This will depend greatly on the your income and debt. Banks have a certain debt to income ratio they factor to decide how much home you can get. I would suggest connecting with a bank/or mortgage company to assist you with that. BUT WAIT! Before you just call the first mortgage company you find on the internet. Also do research on them as well! You want to consider who would be the best company to go through this intense process with. Plus you want to look at who can get you the best possible rates. Please note – Mortgage companies will try to pull your credit, which at one point this will be required. However, if you are not interested in moving forward with that company don’t have them pull credit. This will count as an inquiry on your credit report. You don’t need to be getting inquiries all willy nilly unless you have to. Simply talk to them about your financial situation first, get a vibe from them. Lastly, if you aren’t planning on getting moving forward on buying a home any time soon I probably wouldn’t have them pull credit either. Shop around with mortgage companies to make sure you make the best decision.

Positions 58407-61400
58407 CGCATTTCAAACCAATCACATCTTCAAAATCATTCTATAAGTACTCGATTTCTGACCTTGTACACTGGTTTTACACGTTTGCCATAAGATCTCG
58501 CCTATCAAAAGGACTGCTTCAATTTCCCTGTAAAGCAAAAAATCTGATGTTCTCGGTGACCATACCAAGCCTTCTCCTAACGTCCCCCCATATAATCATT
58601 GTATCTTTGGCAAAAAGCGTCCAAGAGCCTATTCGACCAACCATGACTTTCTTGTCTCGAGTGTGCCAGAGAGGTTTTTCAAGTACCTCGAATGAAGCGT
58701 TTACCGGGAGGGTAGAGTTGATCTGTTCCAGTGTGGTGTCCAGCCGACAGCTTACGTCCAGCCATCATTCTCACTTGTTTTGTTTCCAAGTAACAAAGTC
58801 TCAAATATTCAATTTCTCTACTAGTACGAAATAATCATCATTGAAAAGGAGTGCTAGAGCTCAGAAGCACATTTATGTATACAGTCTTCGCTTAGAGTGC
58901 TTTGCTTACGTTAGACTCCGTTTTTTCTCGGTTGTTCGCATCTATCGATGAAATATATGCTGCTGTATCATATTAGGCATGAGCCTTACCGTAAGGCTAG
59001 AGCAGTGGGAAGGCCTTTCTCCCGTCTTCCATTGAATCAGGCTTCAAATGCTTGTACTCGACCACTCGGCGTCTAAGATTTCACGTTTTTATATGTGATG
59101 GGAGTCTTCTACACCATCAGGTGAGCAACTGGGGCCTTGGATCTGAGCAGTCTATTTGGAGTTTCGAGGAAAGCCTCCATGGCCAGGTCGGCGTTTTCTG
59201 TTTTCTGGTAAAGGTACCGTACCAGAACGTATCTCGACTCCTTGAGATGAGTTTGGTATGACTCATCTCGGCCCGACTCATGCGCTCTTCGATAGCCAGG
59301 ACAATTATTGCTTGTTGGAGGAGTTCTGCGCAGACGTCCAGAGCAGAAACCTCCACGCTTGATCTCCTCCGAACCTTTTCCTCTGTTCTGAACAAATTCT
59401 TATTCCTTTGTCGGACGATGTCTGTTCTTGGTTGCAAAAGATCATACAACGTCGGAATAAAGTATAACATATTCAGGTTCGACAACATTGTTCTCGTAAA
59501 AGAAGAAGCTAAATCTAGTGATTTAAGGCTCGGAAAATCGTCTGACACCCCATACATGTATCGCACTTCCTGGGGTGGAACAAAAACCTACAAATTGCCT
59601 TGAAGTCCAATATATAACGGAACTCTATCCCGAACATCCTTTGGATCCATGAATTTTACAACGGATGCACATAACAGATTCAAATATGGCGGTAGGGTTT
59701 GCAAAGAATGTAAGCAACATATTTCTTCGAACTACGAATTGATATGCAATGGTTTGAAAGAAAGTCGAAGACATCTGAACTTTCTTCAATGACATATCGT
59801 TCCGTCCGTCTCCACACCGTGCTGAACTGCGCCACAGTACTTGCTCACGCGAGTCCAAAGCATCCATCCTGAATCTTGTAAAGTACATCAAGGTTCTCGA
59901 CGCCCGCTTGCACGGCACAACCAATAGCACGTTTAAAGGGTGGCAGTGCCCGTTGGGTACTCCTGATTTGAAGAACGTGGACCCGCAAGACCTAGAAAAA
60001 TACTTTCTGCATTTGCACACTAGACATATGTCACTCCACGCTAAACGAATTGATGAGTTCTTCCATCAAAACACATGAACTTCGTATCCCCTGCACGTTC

If you want to move forward with that mortgage company have them pull credit and look over your financial situation. At that point if you have the required credit score they will tell you based on your income and debt what you are pre-approved for. They will likely give you a pre-approval letter. You basically share that with your realtor or builder. This is very helpful for you because it allows you to know exactly what type of home to look for. Guys just because they approve you for a certain amount DOES NOT mean you have to use all of it. You want to judge it based on the monthly budget you have established. Dave Ramsey recommends having your mortgage be no more than 25% of your take home pay. I definitely recommend starting with a pre-approval letter so you can accurately shop for a home.